5. Bundled Payment Programs provide a single payment for an episode of care including BPCI-A, a voluntary model which covers eight clinical episode service line groups, and the Radiation Oncology Program, which is a mandatory program covering thirty percent of radiation oncology practices that provides bundled payments for the radiation treatments for 15 different types of cancers.

There are many metrics that an APM participant needs to monitor to maximize their success, such as provider performance on cost and quality metrics against benchmarks, the health of their patient base, and how seamlessly and efficiently their patients are transitioning to and from specialists. One key metric is understanding how many and which beneficiaries are attributed to their providers. With CMMI’s newly announced 10-year goal of getting 100% of Medicare beneficiaries into value-based care arrangements by 2030, beneficiary attribution should grow to much larger numbers.3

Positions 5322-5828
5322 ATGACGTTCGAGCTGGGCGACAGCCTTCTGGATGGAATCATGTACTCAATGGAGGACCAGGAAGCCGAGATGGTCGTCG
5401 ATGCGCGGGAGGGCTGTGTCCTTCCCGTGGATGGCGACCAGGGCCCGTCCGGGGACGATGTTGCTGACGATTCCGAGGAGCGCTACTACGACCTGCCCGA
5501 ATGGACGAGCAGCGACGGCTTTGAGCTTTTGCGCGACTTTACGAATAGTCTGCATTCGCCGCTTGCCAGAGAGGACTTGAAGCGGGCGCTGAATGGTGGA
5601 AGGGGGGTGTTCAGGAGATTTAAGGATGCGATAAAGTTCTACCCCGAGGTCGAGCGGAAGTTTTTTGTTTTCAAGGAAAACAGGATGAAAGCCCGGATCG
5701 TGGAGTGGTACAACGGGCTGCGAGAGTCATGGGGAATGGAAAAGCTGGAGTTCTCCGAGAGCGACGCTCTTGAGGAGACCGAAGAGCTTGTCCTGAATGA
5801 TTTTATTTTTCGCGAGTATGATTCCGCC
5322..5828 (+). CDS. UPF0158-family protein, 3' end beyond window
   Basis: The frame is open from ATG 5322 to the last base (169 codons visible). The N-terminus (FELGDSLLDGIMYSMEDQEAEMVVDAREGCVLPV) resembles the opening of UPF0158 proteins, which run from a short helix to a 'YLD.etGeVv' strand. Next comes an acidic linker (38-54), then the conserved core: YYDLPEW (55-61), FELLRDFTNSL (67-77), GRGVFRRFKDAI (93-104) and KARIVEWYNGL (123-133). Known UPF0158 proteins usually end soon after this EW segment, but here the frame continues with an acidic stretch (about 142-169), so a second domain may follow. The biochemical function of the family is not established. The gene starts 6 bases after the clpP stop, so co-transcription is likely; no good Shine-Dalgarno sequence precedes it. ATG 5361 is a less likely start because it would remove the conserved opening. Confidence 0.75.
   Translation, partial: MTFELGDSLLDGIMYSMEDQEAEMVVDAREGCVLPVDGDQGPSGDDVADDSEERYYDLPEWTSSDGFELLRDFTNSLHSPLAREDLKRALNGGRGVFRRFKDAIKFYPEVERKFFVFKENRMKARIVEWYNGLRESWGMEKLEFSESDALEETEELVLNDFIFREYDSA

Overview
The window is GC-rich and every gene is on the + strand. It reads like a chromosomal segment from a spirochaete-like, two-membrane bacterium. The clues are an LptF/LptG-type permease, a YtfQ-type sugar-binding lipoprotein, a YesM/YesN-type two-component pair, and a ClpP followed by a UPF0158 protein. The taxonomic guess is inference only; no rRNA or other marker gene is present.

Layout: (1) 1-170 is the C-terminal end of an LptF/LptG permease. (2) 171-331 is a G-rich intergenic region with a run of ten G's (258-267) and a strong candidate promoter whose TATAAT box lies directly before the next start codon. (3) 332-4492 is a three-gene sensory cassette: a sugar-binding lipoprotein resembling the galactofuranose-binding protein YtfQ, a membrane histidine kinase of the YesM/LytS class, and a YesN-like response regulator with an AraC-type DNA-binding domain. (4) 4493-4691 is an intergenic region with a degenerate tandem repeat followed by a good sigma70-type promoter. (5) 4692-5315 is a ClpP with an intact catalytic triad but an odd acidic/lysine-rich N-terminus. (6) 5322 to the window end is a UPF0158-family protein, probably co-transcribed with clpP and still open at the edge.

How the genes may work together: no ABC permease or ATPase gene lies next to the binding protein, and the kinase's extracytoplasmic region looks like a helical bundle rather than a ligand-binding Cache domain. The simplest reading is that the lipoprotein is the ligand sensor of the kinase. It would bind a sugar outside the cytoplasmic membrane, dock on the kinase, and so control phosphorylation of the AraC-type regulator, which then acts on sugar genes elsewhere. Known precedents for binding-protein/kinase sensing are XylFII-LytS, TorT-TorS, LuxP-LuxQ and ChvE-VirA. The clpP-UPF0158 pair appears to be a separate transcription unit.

Beneficiary Attribution

Patient attribution defines a patient-provider healthcare relationship with the goal of achieving better quality and outcomes at a lower cost for the patient or payer, and is a critical component of APMs. In total cost of care models, patient attribution holds providers accountable for managing the full continuum care of their patients in exchange for capitation payments. Knowing which beneficiaries are attributed to a particular provider organization allows these APM participants to accurately plan for capitation payments, insightfully manage their population health, and plan for how to perform best in order to maximize their savings and quality payments.

CMS uses slightly different attribution methods across the various APMs. Understanding these nuances can be critical, since knowing which beneficiaries will be assigned to which providers in an upcoming PY can help project expected costs associated with an APM, as well as the risk adjustments and other adjustments that play into those financial projections. For the purposes of this blog, we are using Direct Contracting as an analytics case study to illustrate the ways in which CareJourney can help APM participants better understand their attributed beneficiary population.

Direct Contracting as a Case Study in Attribution